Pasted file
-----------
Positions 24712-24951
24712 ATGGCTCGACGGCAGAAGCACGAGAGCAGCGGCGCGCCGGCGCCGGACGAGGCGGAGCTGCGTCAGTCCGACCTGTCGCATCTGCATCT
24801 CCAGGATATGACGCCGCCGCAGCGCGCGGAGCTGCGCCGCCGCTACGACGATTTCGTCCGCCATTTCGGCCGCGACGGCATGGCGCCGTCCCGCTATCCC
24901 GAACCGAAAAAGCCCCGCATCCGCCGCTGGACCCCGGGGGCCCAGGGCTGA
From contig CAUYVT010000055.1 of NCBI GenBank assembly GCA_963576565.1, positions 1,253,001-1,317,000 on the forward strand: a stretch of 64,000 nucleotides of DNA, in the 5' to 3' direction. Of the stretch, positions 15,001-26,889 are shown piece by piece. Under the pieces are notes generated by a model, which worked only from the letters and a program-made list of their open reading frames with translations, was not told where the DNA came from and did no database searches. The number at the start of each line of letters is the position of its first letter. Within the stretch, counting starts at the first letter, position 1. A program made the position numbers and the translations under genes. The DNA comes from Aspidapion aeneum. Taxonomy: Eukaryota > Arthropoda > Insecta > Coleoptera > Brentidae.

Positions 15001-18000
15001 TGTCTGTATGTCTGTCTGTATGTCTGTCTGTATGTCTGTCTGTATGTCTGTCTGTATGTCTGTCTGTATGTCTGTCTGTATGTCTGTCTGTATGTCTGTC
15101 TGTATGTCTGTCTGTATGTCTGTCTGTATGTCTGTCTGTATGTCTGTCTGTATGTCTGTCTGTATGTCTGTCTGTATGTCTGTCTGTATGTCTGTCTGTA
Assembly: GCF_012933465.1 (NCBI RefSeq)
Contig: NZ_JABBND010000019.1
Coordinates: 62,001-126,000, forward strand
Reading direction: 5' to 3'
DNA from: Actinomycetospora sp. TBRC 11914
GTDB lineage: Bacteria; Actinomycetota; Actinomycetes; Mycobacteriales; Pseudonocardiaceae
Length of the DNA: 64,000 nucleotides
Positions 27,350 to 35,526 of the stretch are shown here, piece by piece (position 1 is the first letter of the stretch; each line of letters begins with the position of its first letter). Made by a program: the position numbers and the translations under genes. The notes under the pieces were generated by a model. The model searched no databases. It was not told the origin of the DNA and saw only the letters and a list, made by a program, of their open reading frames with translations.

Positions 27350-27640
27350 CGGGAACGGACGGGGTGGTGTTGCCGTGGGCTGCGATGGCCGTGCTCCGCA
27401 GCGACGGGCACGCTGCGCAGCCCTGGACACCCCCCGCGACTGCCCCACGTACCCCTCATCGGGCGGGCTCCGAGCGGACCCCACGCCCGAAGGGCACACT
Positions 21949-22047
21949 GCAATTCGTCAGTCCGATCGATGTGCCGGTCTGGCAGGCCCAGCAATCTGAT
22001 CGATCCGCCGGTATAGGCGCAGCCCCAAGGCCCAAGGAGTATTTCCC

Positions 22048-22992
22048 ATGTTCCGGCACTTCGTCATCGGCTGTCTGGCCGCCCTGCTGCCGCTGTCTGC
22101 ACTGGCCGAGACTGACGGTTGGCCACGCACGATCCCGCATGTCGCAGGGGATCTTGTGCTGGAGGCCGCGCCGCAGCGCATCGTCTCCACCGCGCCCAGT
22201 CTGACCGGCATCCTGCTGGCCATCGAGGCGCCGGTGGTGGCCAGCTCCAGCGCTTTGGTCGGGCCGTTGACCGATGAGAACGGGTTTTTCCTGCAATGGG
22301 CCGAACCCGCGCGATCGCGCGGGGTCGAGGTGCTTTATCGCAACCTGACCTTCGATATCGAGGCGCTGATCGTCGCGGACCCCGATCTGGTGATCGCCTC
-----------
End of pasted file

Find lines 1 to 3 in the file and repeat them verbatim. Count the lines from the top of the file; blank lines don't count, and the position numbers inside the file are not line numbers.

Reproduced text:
Positions 24712-24951
24712 ATGGCTCGACGGCAGAAGCACGAGAGCAGCGGCGCGCCGGCGCCGGACGAGGCGGAGCTGCGTCAGTCCGACCTGTCGCATCTGCATCT
24801 CCAGGATATGACGCCGCCGCAGCGCGCGGAGCTGCGCCGCCGCTACGACGATTTCGTCCGCCATTTCGGCCGCGACGGCATGGCGCCGTCCCGCTATCCC